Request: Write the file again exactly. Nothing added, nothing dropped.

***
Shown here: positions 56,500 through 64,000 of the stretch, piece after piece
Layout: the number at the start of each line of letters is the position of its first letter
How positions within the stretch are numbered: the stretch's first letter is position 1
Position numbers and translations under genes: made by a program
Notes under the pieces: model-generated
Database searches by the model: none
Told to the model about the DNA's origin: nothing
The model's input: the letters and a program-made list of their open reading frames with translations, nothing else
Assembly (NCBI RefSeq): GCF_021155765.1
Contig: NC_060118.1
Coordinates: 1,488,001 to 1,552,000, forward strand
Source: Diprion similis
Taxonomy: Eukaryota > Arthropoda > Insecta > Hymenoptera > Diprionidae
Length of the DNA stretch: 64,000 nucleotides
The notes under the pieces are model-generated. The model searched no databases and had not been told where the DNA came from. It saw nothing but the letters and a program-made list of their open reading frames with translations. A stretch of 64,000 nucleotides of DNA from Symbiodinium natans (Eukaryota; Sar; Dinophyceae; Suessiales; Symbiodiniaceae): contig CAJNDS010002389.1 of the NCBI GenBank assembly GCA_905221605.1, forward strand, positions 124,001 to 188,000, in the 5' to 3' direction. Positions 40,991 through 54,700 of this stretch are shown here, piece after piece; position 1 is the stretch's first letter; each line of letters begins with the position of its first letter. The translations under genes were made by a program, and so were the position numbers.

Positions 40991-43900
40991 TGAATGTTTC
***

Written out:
Shown here: positions 56,500 through 64,000 of the stretch, piece after piece
Layout: the number at the start of each line of letters is the position of its first letter
How positions within the stretch are numbered: the stretch's first letter is position 1
Position numbers and translations under genes: made by a program
Notes under the pieces: model-generated
Database searches by the model: none
Told to the model about the DNA's origin: nothing
The model's input: the letters and a program-made list of their open reading frames with translations, nothing else
Assembly (NCBI RefSeq): GCF_021155765.1
Contig: NC_060118.1
Coordinates: 1,488,001 to 1,552,000, forward strand
Source: Diprion similis
Taxonomy: Eukaryota > Arthropoda > Insecta > Hymenoptera > Diprionidae
Length of the DNA stretch: 64,000 nucleotides
The notes under the pieces are model-generated. The model searched no databases and had not been told where the DNA came from. It saw nothing but the letters and a program-made list of their open reading frames with translations. A stretch of 64,000 nucleotides of DNA from Symbiodinium natans (Eukaryota; Sar; Dinophyceae; Suessiales; Symbiodiniaceae): contig CAJNDS010002389.1 of the NCBI GenBank assembly GCA_905221605.1, forward strand, positions 124,001 to 188,000, in the 5' to 3' direction. Positions 40,991 through 54,700 of this stretch are shown here, piece after piece; position 1 is the stretch's first letter; each line of letters begins with the position of its first letter. The translations under genes were made by a program, and so were the position numbers.

Positions 40991-43900
40991 TGAATGTTTC